Updated 47 min 5 sec ago

Iraqi protesters shut roads to ports, oil fields

  • Basra saw protesters block access routes to the ports of Khor Al-Zubair and Umm Qasr, as well as Rumailah oil field

BAGHDAD: Anti-government demonstrators in southern Iraq shut roads to two major ports and a key oil field Wednesday, port officials and AFP correspondents said, leading to a brief operational halt.
Correspondent in oil-rich Basra province saw protesters block access routes to the ports of Khor Al-Zubair and Umm Qasr, as well as Rumailah oil field.
Trucks waiting to load up goods from the ports could be seen waiting empty behind crowds of demonstrators.
Khor Al-Zubair is used for some heavy crude exports but also to import fuel products like benzene, while Umm Qasr is the main entry point for food and medicine into Iraq.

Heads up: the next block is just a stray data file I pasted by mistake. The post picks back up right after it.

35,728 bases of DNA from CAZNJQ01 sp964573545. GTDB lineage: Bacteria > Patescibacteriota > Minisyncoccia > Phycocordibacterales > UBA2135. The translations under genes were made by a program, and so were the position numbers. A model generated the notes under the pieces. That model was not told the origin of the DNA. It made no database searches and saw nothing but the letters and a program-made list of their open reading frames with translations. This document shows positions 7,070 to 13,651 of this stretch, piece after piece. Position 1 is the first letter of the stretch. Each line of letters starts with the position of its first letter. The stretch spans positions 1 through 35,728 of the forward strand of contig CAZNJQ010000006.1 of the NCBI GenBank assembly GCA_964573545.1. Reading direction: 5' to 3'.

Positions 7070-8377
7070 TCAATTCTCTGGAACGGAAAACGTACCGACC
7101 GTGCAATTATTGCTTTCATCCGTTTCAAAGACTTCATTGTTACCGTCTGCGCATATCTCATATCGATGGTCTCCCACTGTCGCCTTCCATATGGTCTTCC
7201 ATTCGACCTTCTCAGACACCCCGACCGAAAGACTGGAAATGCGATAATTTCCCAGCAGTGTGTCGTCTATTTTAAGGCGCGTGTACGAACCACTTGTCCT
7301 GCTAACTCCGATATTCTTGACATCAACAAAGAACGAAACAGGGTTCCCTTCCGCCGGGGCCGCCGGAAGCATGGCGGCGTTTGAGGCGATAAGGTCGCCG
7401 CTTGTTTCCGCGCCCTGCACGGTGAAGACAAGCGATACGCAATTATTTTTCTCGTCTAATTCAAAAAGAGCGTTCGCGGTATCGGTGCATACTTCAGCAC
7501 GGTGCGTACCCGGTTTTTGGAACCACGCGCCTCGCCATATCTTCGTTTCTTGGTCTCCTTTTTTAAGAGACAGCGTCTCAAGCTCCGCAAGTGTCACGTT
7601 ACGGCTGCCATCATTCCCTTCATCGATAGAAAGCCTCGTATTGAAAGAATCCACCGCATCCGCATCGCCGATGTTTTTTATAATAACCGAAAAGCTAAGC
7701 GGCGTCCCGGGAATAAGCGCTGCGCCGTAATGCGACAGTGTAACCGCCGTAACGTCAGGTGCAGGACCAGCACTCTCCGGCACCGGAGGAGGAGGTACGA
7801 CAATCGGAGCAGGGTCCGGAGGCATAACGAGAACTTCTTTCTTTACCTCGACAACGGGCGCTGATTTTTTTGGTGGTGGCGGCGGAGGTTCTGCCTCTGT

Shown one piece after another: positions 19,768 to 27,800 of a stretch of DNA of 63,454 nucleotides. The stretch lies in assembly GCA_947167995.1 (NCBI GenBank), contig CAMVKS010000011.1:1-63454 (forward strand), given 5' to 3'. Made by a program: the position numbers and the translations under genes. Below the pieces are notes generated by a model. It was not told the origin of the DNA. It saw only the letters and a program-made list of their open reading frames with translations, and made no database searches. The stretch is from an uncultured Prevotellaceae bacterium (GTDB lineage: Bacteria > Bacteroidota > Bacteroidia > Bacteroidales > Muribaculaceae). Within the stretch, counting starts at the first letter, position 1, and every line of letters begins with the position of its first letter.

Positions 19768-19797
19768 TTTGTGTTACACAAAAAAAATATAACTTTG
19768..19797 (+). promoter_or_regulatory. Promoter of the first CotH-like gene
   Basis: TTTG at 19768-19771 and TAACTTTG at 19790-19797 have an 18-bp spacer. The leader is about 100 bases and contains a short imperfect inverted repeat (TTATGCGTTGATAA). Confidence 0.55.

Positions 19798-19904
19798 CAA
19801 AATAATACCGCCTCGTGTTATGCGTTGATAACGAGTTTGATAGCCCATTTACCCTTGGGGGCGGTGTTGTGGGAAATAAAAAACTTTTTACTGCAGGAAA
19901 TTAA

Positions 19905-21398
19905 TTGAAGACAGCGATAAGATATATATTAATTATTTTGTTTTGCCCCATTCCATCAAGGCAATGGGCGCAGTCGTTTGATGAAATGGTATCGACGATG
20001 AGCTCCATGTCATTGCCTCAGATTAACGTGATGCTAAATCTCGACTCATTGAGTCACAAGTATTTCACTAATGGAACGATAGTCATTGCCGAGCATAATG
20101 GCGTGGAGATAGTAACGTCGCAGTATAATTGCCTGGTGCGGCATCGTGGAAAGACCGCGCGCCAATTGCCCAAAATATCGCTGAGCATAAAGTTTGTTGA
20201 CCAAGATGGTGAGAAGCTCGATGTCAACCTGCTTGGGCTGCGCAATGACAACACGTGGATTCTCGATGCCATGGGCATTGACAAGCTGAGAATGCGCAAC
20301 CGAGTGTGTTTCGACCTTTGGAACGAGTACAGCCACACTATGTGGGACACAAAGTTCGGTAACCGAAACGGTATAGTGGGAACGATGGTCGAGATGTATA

“Export and import activities have stopped because trucks cannot enter Khor Al-Zubair or Umm Qasr ports,” one official at Basra’s port authority said.
A second official later said the route to Khor Al-Zubair had been reopened but Umm Qasr remained shut.
Sit-ins have become a go-to tactic for Iraqis demonstrating against their government since early October.
Protesters have shut the road to Umm Qasr several times, causing a delay in offloading operations that on one occasion forced around a dozen ships to unload their cargo in another country.
Road closures have also impacted heavy crude from the Qayyarah field in northern Iraq from reaching Khor Al-Zubair since earlier this month.
The prime minister’s office has warned security forces “will not allow” protesters near key infrastructure, and riot police have forced roads open in deadly crackdowns.